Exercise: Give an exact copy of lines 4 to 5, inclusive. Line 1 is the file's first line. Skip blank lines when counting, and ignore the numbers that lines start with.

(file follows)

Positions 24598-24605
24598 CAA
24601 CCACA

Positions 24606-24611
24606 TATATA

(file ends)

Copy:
Positions 24606-24611
24606 TATATA